The perils of world building

World building can be a bit of slippery slope when it comes to fantasy novels. Some people feel they need to know every aspect of their created world intimately before they can write that novel.

I’ve seen people who have pages of beautifully detailed maps, drawings of all their characters, races and animals, thousands of words of country histories and back stories for their characters, in-depth knowledge of the agricultural system, religion, clothing and weaponry.

Tolkein was a classic example. He even created several fully functional languages.

The danger is you become so consumed with world building and getting every detail perfect that you never actually write the novel. I suspect some people actually enjoy the world building more.

These days I take a very light-handed approach to world building. Once I’ve set up the basics of my world, if it’s not directly relevant to my story, I’m not going to bother to work it out.

I realised last week that despite about 20,000 words of the novel taking place in one city, (with more to come) I’d never actually drawn even a basic map of it. It exists visually in my head – I can describe the sounds and smells, how the buildings are constructed and what it feels like to live in it, because these are important to the story, but I couldn’t tell you how to get from the barracks at Elephant Gate to the Great Amphitheatre or the Cemetery. How to get from the Salt Measure to any of the Universities.

As preparation for this year’s nanowrimo, I decided it was probably time to sketch something out. More of the novel will be set here and I’m in danger of talking myself into inconsistencies, yet those 20,000 words existed quite comfortably without a map.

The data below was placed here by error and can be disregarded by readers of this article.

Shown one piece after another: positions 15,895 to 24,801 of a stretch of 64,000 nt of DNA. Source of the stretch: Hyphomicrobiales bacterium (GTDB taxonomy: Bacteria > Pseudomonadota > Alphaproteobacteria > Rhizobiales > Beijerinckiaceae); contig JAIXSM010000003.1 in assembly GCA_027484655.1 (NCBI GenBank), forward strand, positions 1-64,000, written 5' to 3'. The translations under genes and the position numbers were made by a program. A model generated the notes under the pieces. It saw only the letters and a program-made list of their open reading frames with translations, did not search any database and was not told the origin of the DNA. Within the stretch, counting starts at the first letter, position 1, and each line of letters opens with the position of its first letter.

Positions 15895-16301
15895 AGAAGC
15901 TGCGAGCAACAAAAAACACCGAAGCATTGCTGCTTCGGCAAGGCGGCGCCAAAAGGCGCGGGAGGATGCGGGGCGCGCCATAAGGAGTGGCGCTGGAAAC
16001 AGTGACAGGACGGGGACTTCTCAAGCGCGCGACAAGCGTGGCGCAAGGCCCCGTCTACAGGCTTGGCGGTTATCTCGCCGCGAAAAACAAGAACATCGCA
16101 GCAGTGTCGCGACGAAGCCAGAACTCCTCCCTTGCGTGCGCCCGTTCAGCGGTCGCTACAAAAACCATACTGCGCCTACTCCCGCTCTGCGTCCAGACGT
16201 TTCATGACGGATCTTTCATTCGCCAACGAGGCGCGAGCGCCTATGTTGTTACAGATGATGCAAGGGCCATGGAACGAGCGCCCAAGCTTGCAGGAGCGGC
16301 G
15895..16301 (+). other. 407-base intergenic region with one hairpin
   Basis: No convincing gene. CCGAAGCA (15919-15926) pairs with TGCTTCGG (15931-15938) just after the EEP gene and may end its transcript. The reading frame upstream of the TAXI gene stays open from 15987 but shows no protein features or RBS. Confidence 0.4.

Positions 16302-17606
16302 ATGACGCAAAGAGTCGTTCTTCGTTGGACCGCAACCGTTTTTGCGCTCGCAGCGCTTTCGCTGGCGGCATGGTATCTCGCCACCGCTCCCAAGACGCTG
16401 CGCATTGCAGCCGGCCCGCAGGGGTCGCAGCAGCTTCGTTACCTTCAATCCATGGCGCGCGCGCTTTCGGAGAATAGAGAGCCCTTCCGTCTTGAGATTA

Here's the map of the city of Eslos, and it's not going to win any beauty contests

2 thoughts on “The perils of world building

  1. The Hyperteller

    Hey fellow NaNoWriMo er… person? Challenger? What do you call someone who does NaNWriMo? Other than a little bit crazy? 😛

    I too haven’t really done a map (one of the things I get fed up of is opening a fantasy book and finding a map on the inside cover) but I’ve realised now that, what with me working on the second volume in my series whilst the first gets sent off to agents, I really need to know how elements of my world relate to each other, otherwise by the time/if I ever get to book 5 or 6 there will be so many continuity errors it’ll be impossible to proceed.

    1. kirosl Post author

      I believe we’re known as wrimos 🙂
      Book 5 or 6? You have ambition! I’m going to limit myself to a one-book series to start with. I do think maps can be useful, I just think they’re secondary to the plot. I suspect a lot of me getting bogged down rewrting my WW1 novel is trying to stick religiously to the geography, rather than inventing it as required for the story.


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